MORE often than not, dancehall sensation Soul Jah Love has been caught “off-side” hogging the lime light over drug abuse, unprofessionalism and violent behaviour.
By Wellington Zimbowa
But hold on, the musician has his own way of speaking to the hearts and situations of many, the down-trodden and the high-heeled.
From the troubled life of a broken family, eventually being orphaned at a tender age, the fighting spirit of young Glen Dhliwayo saw him shoving his way to become a graduate electronics engineer, entrepreneur, author, motivational speaker and versatile youth leader.
And Soul Jah Love’s song Ndini Uya Uya is just the propelling force behind his meteoric rise, as it reminds him to be humble.
“The song Ndini Uya Uya eloquently speaks to my situation. Growing up in a broken family and being orphaned at a tender age made life a bitter pill to swallow for me.
“I had no permanent custodian hence moved from one relative to another. This was very disruptive even to my education as I had to attend about eight schools for my education.
“I lacked that proper upbringing like counselling and guidance, emotional support and general support on life and career choices,” said the Harare Institute of Technology (HIT) graduate.
Dhliwayo recollected with disbelief his unexpected rise as he narrates about his once segregated life.
“I keep on asking myself am I Glen who had to push mountains to finish high school and go to university.
“I tell myself it’s not my ability but the grace of God and this makes me more sincere with my life,” he said.
“I was in Form 4 in Highfield and as a brilliant student I had scooped five prizes but alas, unlike other students whom I had outpaced, there was no one to cheer me.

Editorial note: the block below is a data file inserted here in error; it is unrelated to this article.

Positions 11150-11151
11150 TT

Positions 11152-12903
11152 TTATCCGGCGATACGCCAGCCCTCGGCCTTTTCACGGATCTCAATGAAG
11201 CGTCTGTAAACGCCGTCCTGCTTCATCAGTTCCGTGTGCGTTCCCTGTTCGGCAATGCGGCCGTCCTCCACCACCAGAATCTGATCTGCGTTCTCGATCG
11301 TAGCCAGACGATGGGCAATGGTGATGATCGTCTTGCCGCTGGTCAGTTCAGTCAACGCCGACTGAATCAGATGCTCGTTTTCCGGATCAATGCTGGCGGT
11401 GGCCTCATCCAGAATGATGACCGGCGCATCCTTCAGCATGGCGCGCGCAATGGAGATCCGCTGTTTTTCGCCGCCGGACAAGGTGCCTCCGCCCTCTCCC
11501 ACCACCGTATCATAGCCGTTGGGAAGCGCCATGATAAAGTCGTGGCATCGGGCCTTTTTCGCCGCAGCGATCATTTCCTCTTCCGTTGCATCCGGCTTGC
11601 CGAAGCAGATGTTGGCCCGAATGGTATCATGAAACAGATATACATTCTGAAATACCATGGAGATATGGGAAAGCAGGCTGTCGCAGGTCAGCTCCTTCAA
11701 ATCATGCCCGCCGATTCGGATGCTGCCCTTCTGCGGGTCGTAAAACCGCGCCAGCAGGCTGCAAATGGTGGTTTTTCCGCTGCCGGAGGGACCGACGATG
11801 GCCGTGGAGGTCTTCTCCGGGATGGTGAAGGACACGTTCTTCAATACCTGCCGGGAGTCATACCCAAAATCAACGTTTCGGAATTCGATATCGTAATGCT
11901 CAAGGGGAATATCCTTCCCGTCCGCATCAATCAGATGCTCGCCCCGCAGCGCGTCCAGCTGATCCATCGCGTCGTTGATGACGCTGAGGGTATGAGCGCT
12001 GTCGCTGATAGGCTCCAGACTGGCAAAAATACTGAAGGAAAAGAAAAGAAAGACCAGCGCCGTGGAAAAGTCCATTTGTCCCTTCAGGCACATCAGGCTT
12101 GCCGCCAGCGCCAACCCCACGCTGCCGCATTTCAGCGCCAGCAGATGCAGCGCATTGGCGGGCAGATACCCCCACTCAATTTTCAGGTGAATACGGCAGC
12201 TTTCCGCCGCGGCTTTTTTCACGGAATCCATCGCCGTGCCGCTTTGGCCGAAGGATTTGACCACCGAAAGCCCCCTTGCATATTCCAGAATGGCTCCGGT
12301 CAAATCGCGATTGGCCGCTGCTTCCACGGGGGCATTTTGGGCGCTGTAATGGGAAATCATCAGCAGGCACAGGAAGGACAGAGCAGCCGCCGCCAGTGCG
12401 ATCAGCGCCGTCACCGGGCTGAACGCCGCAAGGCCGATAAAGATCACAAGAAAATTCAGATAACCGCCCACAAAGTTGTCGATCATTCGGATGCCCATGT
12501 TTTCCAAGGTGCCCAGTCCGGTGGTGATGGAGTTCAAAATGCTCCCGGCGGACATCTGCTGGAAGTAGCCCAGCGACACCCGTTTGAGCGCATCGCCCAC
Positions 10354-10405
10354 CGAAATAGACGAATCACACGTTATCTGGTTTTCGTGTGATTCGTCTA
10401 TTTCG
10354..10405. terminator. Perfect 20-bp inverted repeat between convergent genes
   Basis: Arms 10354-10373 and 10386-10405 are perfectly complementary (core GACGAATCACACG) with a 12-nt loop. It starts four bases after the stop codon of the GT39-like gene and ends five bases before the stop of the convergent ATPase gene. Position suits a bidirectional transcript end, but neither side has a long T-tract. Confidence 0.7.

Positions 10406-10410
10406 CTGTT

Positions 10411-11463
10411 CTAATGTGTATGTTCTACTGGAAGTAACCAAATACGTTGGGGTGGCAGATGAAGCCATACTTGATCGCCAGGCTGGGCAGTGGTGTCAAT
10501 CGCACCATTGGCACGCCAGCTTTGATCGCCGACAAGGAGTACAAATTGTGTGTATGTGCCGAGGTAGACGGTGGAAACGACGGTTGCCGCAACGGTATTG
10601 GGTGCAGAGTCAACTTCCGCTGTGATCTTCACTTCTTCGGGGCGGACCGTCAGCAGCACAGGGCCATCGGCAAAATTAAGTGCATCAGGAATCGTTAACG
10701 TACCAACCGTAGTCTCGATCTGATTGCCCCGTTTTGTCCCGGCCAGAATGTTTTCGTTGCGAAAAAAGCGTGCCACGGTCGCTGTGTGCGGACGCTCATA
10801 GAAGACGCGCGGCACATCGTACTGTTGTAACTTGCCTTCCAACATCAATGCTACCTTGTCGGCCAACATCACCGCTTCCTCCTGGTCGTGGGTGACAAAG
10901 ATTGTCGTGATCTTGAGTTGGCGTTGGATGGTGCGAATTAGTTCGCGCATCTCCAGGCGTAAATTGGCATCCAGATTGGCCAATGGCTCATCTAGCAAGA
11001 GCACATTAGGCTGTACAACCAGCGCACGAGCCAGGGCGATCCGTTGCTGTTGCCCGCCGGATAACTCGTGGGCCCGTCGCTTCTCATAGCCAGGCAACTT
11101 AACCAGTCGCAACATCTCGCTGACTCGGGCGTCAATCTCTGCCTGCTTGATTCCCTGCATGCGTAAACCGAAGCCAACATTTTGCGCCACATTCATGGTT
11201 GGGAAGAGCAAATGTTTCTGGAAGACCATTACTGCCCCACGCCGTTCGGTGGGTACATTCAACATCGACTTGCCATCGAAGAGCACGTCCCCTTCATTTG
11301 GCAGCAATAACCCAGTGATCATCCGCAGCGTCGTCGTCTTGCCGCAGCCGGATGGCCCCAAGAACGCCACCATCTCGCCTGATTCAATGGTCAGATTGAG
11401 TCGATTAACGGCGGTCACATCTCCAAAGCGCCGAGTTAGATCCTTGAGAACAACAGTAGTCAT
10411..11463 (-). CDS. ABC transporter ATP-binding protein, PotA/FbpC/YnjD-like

“My late mother’s friend later had to fill in the gap but that settled on me heavily,” said Dhliwayo.
He even surprised all and sundry in the Sadc Essay Competitions while in Form 3 after he scooped the first prize in 2006.
The star in him would never dim, even in the darkest moments of his life.
Dhliwayo scooped eight As and two Bs at Ordinary Level in 2007, and wrote his A’ Levels in 2009 at Mazowe High School. He majored in science subjects.
Unfortunately, a good A’ Level pass could not assure him university education as fees turned out to be a major obstacle, forcing him to stay at home for two years.
Far from dampening his spirits, this experience might have ignited that entrepreneurial drive in him in a bid to self-finance his studies. He now sells an assortment of beauty wares such as deodorants and necklaces.
Describing himself as an “addict of money saving”, Dhliwayo says the small profits of selling women’s beauty products bought through an aunt based in South Africa and augmented with saved travelling allowances from his frequent trips as a student leader saw him through university.
He even did more, assisting 20 orphaned pupils in various schools with school fees, a project which won him an award with Youth Empowerment and Transformation Trust, a youth leadership organisation.
Dhliwayo, who once contested for the Highfield parliamentary seat as an independent candidate, has trained in various leadership and human rights courses. He has two philosophies to share.
“Leadership is not position-based, but is by influence,” says the outgoing Zimbabwe Youth Council board member.
The other one is that one should never despise anyone and should find time to chat up anyone even strangers as this can unlock invaluable networks and opportunities, factors he says has helped him on his way up.
On the literary scene, the man teamed up with fellow writers, Cynthia Hakutangwi and Arthur Marara among others to pen an inspirational book, Success Within Reach, which is yet to be launched.
Not yet feeling cozy with life, Dhliwayo will soon be taking a temporary break in leadership endeavours to pursue a Master’s degree in Communications and Information Systems.